INSPIRATION  for a tree can take many forms. I probably take that more seriously than most people do because I've continued to grow and nurture the seeds my mother planted in me years ago. All the trees I've created in my lifetime hold memories of places I've been, people I've known and people I cherish with associations I've made in my collecting wherever I go. And nature is the base source of this inspiration. You can find incredible color schemes within one seashell or the pinks and grays of a winter sky after a freshly-fallen snow. There's nothing more magical than towering evergreens covered in snow—the sparkle and texture found in such a scene is awe-inspiring in its unadorned simplicity—sweet dreams are made of this. Embellishing those dreams and making them into reality are the stuff of wonder and surprise. 

PRETTY IN PINK | My mother's "signature" color was pink, so this tree (above, right) serves her memory well (as well as my dream of my gift to her of a pink-and-silver brooch). The seemingly random mix of ornaments are tied together only by color and my interpretation of my mother's creative spirit. They all represent some aspect of her exuberant, sometimes loud, always unique and endearing personality. The ornaments are from my own private collection of antique ornaments and newer baubles—from sources far-and-wide: Target once had an incredible line of ornaments designed by Thomas O'Brien (the tree topper and silvery-blue ornaments), the pink and silver tinsel tree and mouse ornament are from the now defunct Martha by Mail catalog. This "altar" to her memory is flanked by two mercury glass candlesticks with flames softly framed by vintage-style bottle brush wreaths.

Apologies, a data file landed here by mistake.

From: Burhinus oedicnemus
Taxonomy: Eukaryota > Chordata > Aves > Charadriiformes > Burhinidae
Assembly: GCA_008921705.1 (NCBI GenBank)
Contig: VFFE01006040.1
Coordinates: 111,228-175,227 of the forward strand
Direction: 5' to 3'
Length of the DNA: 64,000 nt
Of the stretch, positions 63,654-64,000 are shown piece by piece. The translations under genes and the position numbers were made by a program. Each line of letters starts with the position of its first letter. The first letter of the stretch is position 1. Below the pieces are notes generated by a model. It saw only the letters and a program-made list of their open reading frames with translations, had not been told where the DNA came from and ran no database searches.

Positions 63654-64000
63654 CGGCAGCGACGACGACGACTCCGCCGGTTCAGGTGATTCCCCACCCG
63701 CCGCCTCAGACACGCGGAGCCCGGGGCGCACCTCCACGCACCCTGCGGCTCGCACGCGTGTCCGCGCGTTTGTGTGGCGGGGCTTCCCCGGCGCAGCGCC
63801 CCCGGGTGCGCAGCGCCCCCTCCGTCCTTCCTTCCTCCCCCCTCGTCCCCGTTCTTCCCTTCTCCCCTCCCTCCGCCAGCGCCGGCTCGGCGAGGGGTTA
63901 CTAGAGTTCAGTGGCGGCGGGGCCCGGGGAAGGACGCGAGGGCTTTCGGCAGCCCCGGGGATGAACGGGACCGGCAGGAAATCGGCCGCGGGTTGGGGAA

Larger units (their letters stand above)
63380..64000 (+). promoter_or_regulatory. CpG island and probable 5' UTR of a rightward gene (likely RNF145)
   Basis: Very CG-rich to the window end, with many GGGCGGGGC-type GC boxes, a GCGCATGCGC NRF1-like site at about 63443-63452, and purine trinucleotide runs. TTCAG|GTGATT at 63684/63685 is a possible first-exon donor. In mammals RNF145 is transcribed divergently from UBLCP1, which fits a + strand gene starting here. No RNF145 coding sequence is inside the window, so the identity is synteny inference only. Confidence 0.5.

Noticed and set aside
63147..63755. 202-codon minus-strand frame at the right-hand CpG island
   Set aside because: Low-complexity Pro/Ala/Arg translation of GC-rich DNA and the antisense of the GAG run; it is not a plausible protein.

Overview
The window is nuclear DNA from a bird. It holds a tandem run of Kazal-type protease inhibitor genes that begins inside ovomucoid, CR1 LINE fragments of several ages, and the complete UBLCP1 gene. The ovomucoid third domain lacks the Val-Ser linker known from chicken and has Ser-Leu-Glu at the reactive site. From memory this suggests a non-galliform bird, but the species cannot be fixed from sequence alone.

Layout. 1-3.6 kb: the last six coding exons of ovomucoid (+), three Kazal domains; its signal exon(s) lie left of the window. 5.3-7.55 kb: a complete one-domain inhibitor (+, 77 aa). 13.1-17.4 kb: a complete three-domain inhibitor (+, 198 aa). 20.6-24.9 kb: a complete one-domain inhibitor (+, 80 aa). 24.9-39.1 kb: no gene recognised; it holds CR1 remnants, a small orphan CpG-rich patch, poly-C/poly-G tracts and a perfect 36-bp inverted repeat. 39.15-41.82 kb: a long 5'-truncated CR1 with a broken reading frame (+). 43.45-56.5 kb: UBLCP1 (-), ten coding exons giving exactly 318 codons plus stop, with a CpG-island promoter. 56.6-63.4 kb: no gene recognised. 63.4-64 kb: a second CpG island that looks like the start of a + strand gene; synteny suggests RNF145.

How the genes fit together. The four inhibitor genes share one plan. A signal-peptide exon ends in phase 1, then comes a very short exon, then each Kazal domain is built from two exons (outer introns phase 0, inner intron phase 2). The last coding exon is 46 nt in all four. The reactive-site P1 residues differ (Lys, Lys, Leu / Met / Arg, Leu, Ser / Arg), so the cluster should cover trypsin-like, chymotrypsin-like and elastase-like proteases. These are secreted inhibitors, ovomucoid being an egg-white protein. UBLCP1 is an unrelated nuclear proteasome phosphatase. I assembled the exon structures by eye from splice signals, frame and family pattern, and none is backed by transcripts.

MOTHER'S CHILDREN | That's me on the far left (above, left) looking off into the trees even then, at only three years old.The photo was taken on a 1964 summer vacation by my father: My brother Ronald stands ever-stoically in the background, my sister Donna pensively holds me safe, and my brother Mal stands smiling to the left of my mother—the best mother anyone could have—in her boldly-striped dress. Here we are a few years ago (left) in the same configuration sans our mother (made not long after both parents died in 2005)

NATURAL MAGIC | This sepia-toned grouping of evergreen trees (above, right) covered in snow form an iconic and magical silhouette against a wintry sky—a sight rarely seen in the American South where I was reared. I haven't lived farther north than Atlanta, where I now reside. A significant snow is a rare occurrence in the winters here.

collecting and styling by Darryl Moland, 
photography (Top—Pretty in Pink) Claudia Lopez
(Above—Natural Magic) iStock